The history of the ice cream sandwich is a little bit foggy, but many signs point to it being an American food. In 1900 a man on the Lower East Side was said to have sold quarter-inch slabs of ice cream between two water wafers. Pictures from the Jersey Shore in 1905 show a horse-drawn cart selling ice cream sandwiches for one cent, and one of the first appearances of the modern ice cream sandwich was at Forbes Field, in the Oakland neighborhood of Pittsburgh. The New York Times even mentions the food as early as 1928. The ice cream sandwich spawned many frozen treats including the Eskimo Pie, originally called the I-Scream-Bar, and I was unable to find an instance of the ice cream sandwich being eaten in the world before its United States debut. The town of Blue Earth, in Minnesota, claims to be the birthplace of the ice cream sandwich, but fails to back up their claim to fame.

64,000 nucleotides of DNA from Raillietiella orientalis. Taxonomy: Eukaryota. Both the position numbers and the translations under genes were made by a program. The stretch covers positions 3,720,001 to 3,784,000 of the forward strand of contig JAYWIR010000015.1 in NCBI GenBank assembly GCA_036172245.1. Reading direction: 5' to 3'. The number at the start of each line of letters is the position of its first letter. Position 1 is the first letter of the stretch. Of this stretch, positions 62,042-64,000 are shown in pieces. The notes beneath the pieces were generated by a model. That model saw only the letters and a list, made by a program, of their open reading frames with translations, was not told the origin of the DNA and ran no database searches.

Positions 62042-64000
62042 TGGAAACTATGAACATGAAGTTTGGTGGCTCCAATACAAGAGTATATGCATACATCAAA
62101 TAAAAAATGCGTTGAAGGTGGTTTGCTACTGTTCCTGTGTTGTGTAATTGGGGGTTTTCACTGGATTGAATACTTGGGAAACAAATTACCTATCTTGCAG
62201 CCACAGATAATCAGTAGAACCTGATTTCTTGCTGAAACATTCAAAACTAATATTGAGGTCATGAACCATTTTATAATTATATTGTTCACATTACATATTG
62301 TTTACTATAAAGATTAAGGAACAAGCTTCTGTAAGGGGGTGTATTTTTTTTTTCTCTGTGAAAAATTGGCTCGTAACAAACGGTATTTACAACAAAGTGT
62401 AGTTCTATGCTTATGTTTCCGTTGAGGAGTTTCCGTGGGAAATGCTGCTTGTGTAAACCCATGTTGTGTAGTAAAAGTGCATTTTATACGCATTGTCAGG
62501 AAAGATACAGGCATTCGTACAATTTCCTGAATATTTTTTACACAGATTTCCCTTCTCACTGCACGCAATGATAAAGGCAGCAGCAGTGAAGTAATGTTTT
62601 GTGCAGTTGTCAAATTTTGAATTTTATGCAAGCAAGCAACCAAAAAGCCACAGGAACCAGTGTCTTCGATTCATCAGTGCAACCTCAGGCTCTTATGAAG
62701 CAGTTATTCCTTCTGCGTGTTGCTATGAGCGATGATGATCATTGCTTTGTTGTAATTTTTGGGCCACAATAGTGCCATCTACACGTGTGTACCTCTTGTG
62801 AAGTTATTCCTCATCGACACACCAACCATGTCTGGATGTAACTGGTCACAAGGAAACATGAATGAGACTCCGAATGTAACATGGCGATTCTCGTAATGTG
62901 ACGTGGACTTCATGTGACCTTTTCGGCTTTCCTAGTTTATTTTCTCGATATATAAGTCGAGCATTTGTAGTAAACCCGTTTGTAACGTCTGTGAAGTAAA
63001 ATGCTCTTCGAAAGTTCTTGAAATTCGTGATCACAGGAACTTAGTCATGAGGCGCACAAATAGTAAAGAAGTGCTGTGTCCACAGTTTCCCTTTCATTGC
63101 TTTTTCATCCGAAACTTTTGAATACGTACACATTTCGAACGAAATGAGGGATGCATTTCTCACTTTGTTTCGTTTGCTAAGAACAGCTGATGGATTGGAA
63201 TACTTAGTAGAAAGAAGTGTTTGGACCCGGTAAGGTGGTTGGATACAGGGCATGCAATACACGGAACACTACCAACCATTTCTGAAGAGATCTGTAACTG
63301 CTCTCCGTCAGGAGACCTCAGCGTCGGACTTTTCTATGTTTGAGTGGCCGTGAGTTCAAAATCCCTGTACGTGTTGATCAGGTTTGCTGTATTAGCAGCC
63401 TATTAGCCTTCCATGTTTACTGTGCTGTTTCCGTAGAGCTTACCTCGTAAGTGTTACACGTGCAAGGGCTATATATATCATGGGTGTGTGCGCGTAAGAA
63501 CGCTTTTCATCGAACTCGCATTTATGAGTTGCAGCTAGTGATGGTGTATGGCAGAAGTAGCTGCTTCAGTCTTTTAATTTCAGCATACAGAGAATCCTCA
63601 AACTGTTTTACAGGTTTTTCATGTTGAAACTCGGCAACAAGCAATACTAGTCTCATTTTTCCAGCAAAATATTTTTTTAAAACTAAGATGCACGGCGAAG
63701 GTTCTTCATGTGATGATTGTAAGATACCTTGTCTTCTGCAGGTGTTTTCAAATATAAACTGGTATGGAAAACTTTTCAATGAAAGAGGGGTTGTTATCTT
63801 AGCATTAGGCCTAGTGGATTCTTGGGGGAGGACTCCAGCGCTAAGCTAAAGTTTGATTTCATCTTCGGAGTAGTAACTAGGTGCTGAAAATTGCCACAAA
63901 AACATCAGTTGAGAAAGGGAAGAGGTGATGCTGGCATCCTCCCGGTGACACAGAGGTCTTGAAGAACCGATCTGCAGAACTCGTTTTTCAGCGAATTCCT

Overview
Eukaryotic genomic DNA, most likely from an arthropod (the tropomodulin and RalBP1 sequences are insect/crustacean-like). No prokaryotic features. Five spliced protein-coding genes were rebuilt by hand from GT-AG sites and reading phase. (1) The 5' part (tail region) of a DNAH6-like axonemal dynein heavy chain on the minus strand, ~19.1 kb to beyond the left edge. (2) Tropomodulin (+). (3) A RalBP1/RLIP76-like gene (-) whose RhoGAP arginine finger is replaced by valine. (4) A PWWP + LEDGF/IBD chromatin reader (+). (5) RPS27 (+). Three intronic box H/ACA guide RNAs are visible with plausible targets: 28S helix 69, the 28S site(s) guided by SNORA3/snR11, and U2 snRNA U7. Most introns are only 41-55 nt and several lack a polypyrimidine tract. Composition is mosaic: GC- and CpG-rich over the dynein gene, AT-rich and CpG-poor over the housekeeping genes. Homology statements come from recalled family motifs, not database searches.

Last summer was when we realized that the ice cream sandwich might actually be something truly American. Michael, founder and creative director of Hong Kong Honey, was visiting New York working with our good friends at Brooklyn Homesteader. We all headed down to Parked! Food Truck Fest for some delicious treats and our excursion ended by sharing a couple of ice cream sandwiches from Melt Bakery. One was a chocolate concoction, and other was the inspired combination of ginger ice cream with lemon sable cookies.
Michael mentioned that he had never had an ice cream sandwich before, and we talked about how truly American the food was. He was surprised when he opened the package when it revealed cookies on the outside instead of bread.